“no longer empty and frantic like a cat tied to a stick.” Society expects us to even feel in a certain way, for us to comply and be passive, and not react frantically like a cat would, when being tied to a stick. The state of being tied to a stick could symbolise the oppression of the government and society, and how it aims to keeps people in their place The tone of the piece is matter-of-fact and unemotional, there are no emotional words The matter-of-fact, sterile and uninflected tone is portrayed by a computerised voice which talks very monotonously, it also shows how unemotional the society has become, and how much people have come to resemble robots, as we are conditioned to be efficient and “productive”, and forget about morals, values and emotions We have come to resemble mass-produced motorised robotic beings, shaped and designed by the system and society There is a melancholic background music as the computerised voice is speaking, even though the voice is talking about something positive, the “ideal” person, and about the modern society What is seen as a positive portrayal of the modern society is paired with this melancholic background music, which shows how false and deluded these bullet points really are The piece at first comes out to be positive, it has an encouraging mood. There is a seemingly positive description of the ideal, model person which meets all of the expectations of the society. We can see this in the first line:
“Fitter, happier, more productive.” This all changes in the last line, it becomes melancholic and depressed.
“a pig in a cage on antibiotics.” The whole piece shifts its meaning, and the mood changes from positive to negative, its depressing and disappointing. The intentions of the writer and the tone was negative from the start The last line symbolises the trapped state of someone living in this modern society, under pressure In modern farming, pigs are kept in cages, and are given medications to keep them surviving (rather than grazing freely), all to then be slaughtered This is similar to the life of the average person in the modern society. We live within the boundaries and with the expectations the society has from us, and to conform we all end up living the same dull lives, and end up being “trapped”, and we make use of distractions and consumption to keep us going What is portrayed to us is the unreal expectations of the society and the false utopia we live in.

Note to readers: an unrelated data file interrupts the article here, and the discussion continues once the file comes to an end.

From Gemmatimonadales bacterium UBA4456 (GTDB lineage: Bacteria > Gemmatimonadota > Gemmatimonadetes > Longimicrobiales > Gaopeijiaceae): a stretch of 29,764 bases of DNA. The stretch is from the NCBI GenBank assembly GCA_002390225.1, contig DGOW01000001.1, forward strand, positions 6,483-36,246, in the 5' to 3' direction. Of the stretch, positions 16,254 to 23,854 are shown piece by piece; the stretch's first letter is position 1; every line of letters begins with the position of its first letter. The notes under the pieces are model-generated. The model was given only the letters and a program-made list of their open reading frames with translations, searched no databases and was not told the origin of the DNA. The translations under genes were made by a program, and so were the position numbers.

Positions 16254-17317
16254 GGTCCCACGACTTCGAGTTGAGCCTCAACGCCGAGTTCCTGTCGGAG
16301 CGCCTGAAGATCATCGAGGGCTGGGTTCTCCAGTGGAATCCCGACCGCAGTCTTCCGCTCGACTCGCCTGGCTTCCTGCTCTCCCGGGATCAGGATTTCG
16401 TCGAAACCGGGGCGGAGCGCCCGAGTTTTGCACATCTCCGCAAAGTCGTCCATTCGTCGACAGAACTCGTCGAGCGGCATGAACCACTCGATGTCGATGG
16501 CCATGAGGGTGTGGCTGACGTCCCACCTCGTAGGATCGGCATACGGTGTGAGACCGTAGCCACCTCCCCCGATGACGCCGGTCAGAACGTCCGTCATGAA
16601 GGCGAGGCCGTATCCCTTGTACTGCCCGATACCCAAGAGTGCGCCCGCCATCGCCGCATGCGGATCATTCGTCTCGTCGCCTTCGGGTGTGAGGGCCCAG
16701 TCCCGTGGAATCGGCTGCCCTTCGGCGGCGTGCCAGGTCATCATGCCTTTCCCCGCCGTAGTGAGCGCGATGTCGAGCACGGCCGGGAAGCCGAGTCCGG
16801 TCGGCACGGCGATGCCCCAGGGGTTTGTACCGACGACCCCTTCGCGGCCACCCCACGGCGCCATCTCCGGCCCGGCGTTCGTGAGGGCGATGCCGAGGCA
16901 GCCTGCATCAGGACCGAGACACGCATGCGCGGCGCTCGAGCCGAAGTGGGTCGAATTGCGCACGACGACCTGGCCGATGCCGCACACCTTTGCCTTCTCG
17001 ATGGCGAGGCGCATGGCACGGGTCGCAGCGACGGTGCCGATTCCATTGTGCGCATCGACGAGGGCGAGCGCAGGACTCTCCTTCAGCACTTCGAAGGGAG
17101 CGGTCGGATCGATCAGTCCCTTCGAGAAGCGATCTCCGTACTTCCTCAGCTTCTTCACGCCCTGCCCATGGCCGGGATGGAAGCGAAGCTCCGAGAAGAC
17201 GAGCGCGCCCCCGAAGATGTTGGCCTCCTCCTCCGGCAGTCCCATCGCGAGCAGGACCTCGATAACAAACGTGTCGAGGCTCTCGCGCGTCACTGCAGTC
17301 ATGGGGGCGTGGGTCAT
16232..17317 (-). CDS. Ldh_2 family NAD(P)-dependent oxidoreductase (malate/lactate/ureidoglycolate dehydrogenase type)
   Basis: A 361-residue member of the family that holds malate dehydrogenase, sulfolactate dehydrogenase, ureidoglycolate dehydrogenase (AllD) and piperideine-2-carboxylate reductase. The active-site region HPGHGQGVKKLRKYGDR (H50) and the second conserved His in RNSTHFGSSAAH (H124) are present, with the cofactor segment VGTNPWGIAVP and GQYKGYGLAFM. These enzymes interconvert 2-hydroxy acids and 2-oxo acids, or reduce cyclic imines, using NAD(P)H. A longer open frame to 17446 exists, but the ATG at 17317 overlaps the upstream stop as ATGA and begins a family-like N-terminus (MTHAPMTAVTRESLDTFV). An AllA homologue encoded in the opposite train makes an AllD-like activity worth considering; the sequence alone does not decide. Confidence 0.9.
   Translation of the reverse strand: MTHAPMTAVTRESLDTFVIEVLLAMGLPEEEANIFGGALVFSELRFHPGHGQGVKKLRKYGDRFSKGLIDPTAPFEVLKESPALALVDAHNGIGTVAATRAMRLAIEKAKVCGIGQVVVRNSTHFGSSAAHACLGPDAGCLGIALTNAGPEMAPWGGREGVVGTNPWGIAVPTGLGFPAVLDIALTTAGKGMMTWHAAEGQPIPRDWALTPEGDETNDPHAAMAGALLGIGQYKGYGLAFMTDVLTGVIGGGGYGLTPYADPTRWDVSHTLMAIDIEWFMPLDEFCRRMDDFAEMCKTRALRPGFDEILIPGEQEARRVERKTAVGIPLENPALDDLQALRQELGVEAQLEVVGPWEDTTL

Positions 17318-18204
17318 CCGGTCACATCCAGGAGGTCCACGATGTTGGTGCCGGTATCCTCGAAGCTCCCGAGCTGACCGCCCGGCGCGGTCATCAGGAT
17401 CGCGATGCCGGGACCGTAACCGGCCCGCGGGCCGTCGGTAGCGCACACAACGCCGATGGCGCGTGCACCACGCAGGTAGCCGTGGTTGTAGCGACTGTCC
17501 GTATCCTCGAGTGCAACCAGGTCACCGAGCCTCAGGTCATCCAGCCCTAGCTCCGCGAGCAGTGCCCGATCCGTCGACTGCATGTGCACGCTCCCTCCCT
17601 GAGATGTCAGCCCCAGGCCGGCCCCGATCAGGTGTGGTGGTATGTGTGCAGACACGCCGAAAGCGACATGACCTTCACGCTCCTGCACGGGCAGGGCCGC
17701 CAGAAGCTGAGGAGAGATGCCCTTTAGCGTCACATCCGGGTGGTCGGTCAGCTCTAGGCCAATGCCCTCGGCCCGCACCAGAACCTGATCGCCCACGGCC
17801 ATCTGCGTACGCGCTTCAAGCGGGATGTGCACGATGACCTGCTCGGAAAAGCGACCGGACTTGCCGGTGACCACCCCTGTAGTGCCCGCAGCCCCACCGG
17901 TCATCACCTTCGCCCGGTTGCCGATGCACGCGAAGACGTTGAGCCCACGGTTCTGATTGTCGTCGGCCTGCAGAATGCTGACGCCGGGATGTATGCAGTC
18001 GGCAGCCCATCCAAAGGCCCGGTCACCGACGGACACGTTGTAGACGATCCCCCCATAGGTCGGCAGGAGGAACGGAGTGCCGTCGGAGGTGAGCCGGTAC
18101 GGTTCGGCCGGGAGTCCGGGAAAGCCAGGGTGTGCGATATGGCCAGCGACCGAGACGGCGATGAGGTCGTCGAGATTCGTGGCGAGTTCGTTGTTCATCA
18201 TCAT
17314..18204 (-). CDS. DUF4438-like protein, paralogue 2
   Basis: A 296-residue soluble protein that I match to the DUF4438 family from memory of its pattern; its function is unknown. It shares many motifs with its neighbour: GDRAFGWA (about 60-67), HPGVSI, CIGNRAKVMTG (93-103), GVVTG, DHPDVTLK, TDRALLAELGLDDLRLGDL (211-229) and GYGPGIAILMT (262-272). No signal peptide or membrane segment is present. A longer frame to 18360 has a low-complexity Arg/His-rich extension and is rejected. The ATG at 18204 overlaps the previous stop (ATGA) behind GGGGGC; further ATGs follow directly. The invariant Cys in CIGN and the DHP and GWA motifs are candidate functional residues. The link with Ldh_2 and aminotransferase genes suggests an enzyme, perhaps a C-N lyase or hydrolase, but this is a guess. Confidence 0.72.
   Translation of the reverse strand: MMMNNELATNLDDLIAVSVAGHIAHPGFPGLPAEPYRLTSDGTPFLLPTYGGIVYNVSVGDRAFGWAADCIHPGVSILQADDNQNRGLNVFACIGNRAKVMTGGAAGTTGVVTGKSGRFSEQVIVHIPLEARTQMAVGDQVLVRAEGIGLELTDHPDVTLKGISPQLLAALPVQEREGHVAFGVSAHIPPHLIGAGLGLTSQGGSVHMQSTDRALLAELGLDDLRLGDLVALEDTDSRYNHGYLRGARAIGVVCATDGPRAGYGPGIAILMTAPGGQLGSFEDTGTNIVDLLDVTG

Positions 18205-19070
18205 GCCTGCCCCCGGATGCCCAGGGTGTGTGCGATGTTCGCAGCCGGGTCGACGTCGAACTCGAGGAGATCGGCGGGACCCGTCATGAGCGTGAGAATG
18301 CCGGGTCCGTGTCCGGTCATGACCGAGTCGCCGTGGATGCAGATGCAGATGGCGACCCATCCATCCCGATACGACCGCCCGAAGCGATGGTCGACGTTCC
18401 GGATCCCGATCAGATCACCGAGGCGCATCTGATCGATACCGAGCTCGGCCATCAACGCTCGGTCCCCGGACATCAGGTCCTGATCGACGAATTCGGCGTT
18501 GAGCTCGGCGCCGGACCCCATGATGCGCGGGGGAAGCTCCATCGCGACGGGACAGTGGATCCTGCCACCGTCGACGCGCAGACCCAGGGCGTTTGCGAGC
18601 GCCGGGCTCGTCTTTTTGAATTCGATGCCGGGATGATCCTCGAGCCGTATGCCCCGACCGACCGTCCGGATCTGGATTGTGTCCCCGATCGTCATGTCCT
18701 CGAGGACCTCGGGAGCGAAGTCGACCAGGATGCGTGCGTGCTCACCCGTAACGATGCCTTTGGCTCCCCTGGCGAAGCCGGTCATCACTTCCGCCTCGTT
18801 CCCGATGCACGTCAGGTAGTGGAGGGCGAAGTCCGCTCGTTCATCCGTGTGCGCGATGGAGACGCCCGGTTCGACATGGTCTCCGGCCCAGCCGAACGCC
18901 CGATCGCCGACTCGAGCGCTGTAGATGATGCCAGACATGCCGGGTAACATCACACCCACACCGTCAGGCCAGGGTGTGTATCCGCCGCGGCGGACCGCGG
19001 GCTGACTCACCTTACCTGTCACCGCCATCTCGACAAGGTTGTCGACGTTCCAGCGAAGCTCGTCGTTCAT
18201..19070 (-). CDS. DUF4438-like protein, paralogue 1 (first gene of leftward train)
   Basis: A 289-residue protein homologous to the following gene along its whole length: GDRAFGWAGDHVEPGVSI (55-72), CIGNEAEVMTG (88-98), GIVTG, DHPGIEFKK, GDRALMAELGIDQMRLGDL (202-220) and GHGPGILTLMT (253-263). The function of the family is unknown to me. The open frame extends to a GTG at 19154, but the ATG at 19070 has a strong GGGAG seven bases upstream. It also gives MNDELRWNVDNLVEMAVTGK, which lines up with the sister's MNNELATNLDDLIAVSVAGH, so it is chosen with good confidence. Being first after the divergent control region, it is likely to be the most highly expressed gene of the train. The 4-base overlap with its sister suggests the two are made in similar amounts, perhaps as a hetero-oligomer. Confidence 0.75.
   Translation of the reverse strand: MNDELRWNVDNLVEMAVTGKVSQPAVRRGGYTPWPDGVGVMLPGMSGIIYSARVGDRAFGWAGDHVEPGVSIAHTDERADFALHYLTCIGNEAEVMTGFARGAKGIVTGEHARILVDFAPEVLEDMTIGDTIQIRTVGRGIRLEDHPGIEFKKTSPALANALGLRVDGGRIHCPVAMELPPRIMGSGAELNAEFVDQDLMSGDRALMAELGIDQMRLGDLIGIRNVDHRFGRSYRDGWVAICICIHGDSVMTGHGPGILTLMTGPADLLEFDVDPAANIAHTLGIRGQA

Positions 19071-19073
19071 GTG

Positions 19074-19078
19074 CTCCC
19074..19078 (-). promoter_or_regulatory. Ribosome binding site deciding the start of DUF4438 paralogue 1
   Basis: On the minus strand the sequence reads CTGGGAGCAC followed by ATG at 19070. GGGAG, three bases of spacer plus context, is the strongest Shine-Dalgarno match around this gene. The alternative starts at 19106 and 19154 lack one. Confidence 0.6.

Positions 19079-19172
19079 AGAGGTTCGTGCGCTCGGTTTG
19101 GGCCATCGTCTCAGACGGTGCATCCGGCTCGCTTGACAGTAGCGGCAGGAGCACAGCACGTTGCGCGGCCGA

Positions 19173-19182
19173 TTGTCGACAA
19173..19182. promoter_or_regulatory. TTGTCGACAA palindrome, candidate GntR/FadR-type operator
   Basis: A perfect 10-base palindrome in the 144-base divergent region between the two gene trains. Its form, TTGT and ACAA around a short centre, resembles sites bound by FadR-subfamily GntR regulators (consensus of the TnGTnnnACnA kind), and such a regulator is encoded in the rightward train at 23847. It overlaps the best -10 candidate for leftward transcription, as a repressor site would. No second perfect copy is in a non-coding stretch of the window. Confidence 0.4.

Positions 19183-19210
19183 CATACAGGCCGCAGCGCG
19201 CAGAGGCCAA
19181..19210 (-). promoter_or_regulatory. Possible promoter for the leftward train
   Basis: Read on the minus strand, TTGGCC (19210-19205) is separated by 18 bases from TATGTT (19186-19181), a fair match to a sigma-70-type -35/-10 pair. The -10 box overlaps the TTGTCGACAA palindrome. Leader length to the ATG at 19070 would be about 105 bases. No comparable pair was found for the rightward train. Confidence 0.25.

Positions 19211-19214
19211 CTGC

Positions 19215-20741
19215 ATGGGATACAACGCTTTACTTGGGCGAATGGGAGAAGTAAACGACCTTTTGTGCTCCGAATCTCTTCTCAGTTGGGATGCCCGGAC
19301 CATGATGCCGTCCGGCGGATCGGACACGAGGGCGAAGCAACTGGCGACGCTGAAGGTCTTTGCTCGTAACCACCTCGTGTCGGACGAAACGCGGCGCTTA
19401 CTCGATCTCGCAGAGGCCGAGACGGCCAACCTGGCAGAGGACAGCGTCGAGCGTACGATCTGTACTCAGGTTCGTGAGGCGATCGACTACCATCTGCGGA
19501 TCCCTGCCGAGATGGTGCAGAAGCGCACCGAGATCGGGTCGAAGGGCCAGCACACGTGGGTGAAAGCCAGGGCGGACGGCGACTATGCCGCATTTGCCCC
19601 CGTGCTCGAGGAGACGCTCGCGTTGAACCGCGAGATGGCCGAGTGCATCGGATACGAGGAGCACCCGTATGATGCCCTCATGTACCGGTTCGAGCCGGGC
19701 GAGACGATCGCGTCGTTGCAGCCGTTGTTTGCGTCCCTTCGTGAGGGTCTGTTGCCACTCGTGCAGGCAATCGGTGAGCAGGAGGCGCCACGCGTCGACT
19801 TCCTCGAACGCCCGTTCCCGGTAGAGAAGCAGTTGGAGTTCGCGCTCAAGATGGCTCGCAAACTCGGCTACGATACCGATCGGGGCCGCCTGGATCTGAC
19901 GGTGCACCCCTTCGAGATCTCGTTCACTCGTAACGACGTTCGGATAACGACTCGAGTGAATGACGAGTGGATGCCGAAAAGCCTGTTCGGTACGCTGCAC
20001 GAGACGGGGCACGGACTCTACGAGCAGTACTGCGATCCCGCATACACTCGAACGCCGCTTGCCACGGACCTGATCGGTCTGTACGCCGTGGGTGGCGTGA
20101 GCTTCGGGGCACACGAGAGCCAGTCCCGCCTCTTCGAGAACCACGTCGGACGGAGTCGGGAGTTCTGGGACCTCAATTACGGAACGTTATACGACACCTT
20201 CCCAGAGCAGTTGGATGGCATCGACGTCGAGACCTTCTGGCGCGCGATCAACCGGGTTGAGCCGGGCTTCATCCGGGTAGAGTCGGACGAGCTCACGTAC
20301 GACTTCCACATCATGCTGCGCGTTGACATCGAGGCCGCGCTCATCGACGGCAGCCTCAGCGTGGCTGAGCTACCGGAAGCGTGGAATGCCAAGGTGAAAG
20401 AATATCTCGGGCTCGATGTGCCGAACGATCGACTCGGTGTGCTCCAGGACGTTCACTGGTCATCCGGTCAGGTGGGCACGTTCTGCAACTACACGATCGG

14 thoughts on “Analysis of Fitter Happier by Radiohead for IB English HL FOA

  1. First of all, great analisys. Second, where did you get the voice? I've been looking for it.

  2. "This is the panic office. Section nine-seventeen may have been hit. Activate the following procedure."

  3. A conversation with you would probably save me from the maddening solitude produced by my philosophy on the system.

  4. I know its just a video .. but the voice somehow freaks me out .. its super cool but sooo creepy to me just to hear it ..

  5. It is a significant song on a significant album. The rise of the computer age will lead us into acting like pre-programmed robots and we think we are better for it. Everyone stuck on their mobile phones, ipads, laptops, on the internet is where society is at. Quality song summing up modern society.